(A) forests in the tropics do not regenerate well enough to restore themselves once they have been cleared by the slash-and-burn method

  (B) some other methods of agriculture are not as destructive to the environment in tropical regions as the slash-and-burn method is

  (C) forests in the tropics are naturally deficient in nutrients that are needed to support the growth of paints that are not native to those regions

  (D) slash-and-burn agriculture is particularly suitable for farming in tropical areas

  (E) slash-and burn agriculture produces a more bountiful crop than do other agriculture methods for the first year

  8. Of 2,500 people who survived a first heart attack, those who did not smoke had their first heart attack at a median age of 62. However, of those 2,500 people who smoked two packs of cigarettes a day had their first heart attack at a median age of 51. On the basis of this information, it can be concluded that nonsmokers tend to have a first heart attack eleven years later than do people who smoke two packs of cigarettes a day.

  The conclusion is incorrectly drawn from the information given because this information does not include

  (A) the relative seventy of heart attacks suffered by smokers and nonsmokers

  (B) the nature of the different medical treatments that smokers and nonsmokers received after they had survived their first heart attack

  (C) how many of the 2,500 people studied suffered a second heart attack

  (D) the earliest age at which a person who smoked two packs a day had his or her first heart attack

  (E) data on people who did not survive a first heart attack

  9. Paleontologists have discovered fossils of centipedes that are 414 million years older than the earliest land-dwelling animals previously identified. The paleontologists are confident that these centipedes were discovered in rock that also contained fossilized remained of animals known to be water-dwelling.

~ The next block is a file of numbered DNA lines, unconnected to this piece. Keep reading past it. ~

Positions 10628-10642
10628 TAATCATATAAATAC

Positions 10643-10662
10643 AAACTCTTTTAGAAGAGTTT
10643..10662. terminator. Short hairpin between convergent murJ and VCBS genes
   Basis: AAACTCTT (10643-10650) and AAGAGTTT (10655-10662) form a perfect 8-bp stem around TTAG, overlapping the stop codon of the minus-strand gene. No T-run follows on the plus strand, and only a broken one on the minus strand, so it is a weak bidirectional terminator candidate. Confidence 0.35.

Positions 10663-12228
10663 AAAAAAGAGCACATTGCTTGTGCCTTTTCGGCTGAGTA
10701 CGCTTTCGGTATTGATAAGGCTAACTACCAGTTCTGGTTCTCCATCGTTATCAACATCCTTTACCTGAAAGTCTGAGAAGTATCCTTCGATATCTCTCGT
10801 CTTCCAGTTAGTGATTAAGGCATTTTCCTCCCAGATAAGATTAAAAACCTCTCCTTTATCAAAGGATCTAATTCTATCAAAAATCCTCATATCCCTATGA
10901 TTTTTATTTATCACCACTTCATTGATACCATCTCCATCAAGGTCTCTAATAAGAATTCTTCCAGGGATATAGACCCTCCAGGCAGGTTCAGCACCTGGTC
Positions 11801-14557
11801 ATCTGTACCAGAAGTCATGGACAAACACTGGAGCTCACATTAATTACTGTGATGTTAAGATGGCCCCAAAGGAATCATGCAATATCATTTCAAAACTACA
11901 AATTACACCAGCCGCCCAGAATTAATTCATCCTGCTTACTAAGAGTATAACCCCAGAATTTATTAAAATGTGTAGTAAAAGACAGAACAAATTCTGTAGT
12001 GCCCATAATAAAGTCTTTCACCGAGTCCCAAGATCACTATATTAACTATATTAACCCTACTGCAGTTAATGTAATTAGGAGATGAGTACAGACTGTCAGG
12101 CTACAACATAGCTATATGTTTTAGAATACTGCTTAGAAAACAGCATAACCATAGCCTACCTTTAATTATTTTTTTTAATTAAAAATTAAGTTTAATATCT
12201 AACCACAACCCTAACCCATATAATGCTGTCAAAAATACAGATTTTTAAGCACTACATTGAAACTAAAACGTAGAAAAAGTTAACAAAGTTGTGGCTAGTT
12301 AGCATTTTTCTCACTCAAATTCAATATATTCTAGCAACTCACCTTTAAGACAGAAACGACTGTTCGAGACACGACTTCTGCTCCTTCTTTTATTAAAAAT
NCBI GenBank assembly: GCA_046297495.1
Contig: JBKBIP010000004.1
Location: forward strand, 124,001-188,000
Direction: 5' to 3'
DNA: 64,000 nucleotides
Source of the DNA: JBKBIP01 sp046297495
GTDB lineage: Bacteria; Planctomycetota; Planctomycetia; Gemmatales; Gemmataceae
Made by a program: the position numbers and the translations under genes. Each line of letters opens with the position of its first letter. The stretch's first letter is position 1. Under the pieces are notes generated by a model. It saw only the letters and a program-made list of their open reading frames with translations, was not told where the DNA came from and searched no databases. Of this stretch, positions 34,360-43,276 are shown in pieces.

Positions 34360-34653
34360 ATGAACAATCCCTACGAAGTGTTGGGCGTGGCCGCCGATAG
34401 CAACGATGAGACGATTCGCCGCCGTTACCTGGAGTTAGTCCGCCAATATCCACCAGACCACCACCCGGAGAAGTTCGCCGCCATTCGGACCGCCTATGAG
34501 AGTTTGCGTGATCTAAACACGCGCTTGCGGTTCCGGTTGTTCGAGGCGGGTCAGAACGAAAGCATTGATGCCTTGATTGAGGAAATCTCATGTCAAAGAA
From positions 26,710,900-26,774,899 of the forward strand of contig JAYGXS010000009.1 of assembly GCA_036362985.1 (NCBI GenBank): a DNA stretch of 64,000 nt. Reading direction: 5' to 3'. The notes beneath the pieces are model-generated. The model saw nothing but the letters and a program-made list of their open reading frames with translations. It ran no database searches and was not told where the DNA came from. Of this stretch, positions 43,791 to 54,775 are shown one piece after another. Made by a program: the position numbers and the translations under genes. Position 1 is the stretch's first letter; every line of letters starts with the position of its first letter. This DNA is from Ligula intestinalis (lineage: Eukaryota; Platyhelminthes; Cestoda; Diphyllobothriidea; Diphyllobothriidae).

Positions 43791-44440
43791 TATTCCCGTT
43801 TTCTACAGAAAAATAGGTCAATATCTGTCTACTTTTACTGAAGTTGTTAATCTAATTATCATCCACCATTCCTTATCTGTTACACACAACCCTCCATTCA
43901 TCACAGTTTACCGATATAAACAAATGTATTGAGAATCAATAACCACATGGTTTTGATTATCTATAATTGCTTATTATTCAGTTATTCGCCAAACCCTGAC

The paleontologists' view would be LEAST

  (A) The legs of the fossilized centipedes were particularly suited to being a means of locomotion on land.

  (B) All of the centipedes that had previously been discovered were land dwellers.

  (C) The rock in which the fossilized centipedes were found was formed from mud flats that were occasionally covered by river water.

  (D) Fossils of the earliest land-dwelling animals that had previously been identified were found in rock that did not contain fossilized remains of water-dwelling animals.

  (E) Fossils of spiders with respiratory systems adapted only to breathing air were found in the same rock as the centipede fossils.

  10. Broadcaster: Our radio station has a responsibility to serve the public interest. Hence, when our critics contend that our recent expose of events in the private lives of local celebrations was excessively intrusive, we can only reply that the overwhelming public interest in these matters makes it our responsibility to publicize them.

  Which one of the following is a flaw in the broadcaster抯 defense of the radio station抯 practice?

  (A) assuming without argument that there is a right to privacy

  (B) ignoring grounds for criticism of the expose aside from intrusion into people抯 private lives

  (C) intentionally failing to specify what is meant by 揺xcessively intrusive

  (D) confusing legal responsibility with moral obligation

  (E) improperly exploiting an ambiguity in the phrase “public interest”

  Question 11-12